Tax Assessor's Office

the deadline for ​real estate and personal property tax payments has been delayed until June 1 with no interest.  

Governor Mills Executive Order of 3/31/20 extends the April 1, 2020 deadline to apply for:

Homestead Exemptions
Veterans Exemptions
Renewable Energy Equipment Exemptions
Tax Exemptions for Institutions and Organizations
Business Equipment Tax Exemptions (BETE)

The new deadline to apply for these is August 1st, 2020 
The Tax Assessor’s office is located in Room 115 of City Hall. This office can assist you online with detailed information on real estate and personal property tax assessments and property tax maps. The assessor's office also keeps track of ownership changes, maintains maps of parcel boundaries, keeps descriptions of buildings and property characteristics up to date, keeps track of individuals and properties eligible for exemptions and other forms of property tax relief and analyzes trends in sales prices, construction costs, and rents to estimate the value of all assessable property.

Property Tax & Records

For FY20, the total value of taxable property in Portland is $7.93 billion, which generates $184.9 million in property tax revenue to fund the operation of Maine’s largest city. The Assessor’s Department maintains tax records on approximately 24,000 real estate accounts, 4,000 business personal property accounts, and 481 tax maps.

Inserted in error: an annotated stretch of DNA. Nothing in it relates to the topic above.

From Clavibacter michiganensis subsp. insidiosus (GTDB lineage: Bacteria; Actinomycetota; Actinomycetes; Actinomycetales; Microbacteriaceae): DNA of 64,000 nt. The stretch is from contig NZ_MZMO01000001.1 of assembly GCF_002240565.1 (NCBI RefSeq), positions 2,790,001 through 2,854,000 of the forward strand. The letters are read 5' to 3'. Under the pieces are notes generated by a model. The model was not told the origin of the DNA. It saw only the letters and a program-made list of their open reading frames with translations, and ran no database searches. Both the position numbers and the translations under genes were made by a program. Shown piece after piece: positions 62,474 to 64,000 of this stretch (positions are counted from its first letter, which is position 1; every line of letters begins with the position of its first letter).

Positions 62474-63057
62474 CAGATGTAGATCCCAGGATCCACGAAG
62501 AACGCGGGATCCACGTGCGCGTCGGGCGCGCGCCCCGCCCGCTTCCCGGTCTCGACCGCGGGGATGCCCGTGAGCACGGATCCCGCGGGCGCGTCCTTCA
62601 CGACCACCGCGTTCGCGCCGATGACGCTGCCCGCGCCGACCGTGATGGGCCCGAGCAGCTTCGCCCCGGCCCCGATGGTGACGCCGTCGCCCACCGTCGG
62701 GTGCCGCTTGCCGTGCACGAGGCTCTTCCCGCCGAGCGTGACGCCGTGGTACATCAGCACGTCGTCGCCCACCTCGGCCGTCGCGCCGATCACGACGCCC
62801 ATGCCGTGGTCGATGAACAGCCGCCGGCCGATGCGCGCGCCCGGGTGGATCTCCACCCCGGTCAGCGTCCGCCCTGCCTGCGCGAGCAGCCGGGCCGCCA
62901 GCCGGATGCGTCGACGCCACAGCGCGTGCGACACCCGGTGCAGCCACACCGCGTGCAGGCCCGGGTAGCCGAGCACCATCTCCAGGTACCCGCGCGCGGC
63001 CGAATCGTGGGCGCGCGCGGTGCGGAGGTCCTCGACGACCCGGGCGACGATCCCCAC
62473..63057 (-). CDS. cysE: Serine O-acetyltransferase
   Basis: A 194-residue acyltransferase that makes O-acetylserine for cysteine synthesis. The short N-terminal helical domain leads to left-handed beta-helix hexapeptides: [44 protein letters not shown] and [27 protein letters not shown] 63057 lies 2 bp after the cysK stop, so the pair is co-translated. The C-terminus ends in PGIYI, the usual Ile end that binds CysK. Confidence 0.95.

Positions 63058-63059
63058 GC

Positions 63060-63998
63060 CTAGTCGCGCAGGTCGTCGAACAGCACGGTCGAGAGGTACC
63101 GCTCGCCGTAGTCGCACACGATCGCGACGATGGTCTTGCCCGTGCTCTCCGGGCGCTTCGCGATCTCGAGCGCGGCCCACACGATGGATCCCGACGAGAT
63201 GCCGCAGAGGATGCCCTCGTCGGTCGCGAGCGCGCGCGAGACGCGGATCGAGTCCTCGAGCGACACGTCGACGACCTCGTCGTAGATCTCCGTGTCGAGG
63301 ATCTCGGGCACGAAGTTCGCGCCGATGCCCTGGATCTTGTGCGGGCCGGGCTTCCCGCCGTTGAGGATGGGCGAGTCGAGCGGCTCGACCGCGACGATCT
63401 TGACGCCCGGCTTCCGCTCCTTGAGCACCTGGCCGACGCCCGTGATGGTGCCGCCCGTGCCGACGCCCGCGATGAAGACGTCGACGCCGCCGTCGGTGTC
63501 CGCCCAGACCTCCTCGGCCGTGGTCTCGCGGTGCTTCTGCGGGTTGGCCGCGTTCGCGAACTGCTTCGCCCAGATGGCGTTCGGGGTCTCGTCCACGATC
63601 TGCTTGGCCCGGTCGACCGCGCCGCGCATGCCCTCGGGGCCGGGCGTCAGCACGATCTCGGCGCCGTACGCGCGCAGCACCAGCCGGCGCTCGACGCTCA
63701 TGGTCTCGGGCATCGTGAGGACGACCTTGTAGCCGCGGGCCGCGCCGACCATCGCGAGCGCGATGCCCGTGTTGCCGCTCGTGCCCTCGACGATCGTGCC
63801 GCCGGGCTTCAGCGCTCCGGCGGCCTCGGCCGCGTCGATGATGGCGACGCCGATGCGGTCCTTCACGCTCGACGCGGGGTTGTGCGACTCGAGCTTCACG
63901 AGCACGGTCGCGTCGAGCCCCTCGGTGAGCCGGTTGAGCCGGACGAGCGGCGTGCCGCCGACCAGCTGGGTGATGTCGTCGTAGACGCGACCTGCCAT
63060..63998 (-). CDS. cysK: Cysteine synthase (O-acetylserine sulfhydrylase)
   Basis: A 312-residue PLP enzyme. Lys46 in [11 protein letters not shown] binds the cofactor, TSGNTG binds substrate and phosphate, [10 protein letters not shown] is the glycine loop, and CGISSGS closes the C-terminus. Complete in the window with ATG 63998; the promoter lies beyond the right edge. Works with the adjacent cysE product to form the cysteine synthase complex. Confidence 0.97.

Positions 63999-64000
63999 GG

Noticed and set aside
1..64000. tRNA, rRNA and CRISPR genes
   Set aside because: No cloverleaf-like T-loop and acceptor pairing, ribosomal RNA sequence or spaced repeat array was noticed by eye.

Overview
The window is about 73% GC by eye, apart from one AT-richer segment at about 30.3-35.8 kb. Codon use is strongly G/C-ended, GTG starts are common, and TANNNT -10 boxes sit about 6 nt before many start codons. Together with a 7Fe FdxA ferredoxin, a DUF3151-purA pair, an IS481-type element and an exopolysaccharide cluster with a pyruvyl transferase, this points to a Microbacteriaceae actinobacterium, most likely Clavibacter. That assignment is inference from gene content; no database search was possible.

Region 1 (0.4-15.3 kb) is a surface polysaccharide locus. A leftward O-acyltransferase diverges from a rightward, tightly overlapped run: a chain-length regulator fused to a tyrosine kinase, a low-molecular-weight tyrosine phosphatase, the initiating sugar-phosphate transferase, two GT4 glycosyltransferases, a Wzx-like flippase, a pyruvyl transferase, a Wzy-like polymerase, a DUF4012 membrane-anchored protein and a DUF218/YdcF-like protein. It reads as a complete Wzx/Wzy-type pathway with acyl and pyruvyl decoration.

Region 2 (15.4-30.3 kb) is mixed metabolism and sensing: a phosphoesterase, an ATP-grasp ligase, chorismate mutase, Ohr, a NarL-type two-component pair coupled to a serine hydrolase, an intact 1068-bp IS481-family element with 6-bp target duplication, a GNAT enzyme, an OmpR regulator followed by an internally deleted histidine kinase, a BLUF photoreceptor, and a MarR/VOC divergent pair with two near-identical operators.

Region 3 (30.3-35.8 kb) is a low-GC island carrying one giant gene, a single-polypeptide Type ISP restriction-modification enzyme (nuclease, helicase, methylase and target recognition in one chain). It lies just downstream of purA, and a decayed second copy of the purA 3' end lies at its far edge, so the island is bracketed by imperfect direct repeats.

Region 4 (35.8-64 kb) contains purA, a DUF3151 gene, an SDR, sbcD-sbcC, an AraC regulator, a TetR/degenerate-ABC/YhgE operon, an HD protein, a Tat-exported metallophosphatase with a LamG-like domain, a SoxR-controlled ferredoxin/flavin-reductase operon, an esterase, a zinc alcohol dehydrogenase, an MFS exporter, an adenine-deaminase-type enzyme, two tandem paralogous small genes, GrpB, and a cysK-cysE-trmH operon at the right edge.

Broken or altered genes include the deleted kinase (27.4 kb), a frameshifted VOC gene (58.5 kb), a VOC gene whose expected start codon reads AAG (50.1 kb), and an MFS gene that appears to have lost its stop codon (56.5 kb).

Both real estate (land and buildings) and personal property (tangible goods) are subject to taxation, unless they are exempted by law or subject to another form of taxation, such as the excise tax for motor vehicles and boats. Since home furnishings are largely exempt from personal property taxes, the property tax bill for most Maine homeowners is based on the value of the land, the house and the outbuildings.

Mill Rate

Property taxes are levied according to a mill rate. The mill rate is the dollars/cents per $1,000 of value that you will pay in property taxes. The mill rate for FY20 (July 1, 2019 through June 30, 2020) is $23.31 or .02331. For example, if you own a home valued at $100,000 then your tax bill will be $2,331 (or .02331 x 100,000).